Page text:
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Wind-Tunnel Study of a Wing-Embedded Lifting Fan Remaining Open in Cruise Flight

  • It is investigated whether a nonrotating lifting fan remaining uncovered during cruise flight, as opposed to being covered by a shutter system, can be realized with limited additional drag and loss of lift during cruise flight. A wind-tunnel study of a wing-embedded lifting fan has been conducted at the Side Wind Test Facility Göttingen of DLR, German Aerospace Center in Göttingen using force, pressure, and stereoscopic particle image velocimetry techniques. The study showed that a step on the lower side of the wing in front of the lifting fan duct increases the lift-to-drag ratio of the whole model by up to 25% for all positive angles of attack. Different sizes and inclinations of the step had limited influence on the surface pressure distribution. The data indicate that these parameters can be optimized to maximize the lift-to-drag ratio. A doubling of the curvature radius of the lifting fan duct inlet lip on the upper side of the wing affected the lift-to-drag ratio by less than 1%. The lifting fan duct inlet curvature can therefore be optimized to maximize the vertical fan thrust of the rotating lifting fan during hovering without affecting the cruise flight performance with a nonrotating fan.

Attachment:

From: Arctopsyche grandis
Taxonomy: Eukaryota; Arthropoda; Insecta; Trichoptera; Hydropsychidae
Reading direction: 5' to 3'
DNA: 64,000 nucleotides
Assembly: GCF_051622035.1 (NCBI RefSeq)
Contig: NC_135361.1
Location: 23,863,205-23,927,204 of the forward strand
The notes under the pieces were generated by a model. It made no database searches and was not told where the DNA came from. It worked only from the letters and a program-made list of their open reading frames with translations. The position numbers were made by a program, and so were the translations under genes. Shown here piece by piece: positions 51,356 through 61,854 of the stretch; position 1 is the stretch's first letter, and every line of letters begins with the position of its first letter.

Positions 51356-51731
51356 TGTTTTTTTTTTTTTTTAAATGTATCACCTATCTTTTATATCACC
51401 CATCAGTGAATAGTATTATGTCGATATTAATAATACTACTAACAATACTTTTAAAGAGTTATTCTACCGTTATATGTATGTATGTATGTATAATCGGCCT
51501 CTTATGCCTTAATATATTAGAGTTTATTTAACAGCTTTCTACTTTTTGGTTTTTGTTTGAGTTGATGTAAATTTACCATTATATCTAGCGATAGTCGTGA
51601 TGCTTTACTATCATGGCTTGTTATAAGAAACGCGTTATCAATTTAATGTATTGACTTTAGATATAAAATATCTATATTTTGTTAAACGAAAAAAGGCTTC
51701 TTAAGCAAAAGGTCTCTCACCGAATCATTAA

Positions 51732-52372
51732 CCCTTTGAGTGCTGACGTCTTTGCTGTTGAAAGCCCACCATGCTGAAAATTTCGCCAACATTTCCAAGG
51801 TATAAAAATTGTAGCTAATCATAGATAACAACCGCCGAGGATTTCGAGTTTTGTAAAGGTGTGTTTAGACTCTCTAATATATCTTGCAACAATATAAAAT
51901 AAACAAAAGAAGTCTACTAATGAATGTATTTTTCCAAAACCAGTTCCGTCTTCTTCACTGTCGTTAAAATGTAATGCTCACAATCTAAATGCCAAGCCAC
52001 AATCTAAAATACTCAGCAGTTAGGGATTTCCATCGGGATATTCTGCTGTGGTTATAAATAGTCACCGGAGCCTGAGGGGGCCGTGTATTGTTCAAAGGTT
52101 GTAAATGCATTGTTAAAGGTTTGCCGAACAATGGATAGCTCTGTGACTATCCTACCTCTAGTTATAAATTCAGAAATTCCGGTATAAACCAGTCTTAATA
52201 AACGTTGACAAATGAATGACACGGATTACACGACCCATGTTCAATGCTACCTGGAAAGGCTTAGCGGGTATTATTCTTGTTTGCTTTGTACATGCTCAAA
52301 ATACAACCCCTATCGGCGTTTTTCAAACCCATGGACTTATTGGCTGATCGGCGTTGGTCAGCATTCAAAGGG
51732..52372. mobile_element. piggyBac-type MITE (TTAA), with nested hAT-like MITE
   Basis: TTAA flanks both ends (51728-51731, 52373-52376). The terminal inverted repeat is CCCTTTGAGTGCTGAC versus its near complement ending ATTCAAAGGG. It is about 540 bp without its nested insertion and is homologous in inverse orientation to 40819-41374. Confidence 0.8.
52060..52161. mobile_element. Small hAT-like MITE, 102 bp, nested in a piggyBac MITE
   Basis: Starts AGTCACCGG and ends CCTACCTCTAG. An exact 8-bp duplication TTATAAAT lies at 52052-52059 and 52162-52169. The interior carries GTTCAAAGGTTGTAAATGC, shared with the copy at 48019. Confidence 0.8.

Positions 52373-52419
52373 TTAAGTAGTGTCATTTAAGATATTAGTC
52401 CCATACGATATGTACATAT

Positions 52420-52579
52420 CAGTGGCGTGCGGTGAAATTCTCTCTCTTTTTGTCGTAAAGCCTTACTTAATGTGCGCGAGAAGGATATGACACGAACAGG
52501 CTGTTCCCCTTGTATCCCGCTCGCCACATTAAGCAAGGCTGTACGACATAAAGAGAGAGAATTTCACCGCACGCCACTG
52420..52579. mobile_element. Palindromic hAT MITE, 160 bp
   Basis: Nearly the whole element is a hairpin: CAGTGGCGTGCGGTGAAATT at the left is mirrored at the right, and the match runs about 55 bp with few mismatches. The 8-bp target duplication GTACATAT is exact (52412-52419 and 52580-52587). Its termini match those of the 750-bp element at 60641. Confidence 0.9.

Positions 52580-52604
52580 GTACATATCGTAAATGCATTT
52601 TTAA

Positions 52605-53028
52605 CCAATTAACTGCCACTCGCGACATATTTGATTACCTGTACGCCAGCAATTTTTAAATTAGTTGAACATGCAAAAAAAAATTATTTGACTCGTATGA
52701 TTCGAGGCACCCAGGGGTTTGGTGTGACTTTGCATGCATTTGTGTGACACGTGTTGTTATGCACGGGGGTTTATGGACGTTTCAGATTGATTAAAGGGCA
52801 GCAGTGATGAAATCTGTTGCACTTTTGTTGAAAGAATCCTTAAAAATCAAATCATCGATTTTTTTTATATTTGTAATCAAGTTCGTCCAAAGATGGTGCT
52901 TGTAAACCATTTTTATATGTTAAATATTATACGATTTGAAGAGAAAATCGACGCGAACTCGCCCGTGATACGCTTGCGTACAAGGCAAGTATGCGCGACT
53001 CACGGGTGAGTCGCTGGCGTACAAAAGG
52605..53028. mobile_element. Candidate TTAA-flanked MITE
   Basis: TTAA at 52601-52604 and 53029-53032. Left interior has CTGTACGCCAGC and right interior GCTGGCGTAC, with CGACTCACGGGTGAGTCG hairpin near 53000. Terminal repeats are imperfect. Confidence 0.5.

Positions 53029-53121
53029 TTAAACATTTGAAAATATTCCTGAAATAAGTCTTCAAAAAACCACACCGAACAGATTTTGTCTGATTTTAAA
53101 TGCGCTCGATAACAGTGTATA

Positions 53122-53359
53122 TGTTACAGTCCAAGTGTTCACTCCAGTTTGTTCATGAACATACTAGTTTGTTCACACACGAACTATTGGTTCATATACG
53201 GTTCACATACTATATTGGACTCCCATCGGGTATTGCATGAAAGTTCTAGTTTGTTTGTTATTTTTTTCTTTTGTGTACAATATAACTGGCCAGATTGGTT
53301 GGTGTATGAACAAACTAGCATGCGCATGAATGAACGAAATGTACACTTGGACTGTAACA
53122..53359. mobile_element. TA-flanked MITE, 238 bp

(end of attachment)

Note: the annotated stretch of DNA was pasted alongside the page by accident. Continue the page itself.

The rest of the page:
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Author:B. Hoeveler, André Bauknecht, C. Christian Wolf, Frank Janser
Parent Title (English):Journal of Aircraft
Place of publication:Reston, Va.
Document Type:Article
Year of Completion:2020
Date of the Publication (Server):2020/08/12
Institutes:FH Aachen / ECSM European Center for Sustainable Mobility
FH Aachen / Fachbereich Luft- und Raumfahrttechnik
collections:Verlag / American Institute of Aeronautics and Astronautics (AIAA)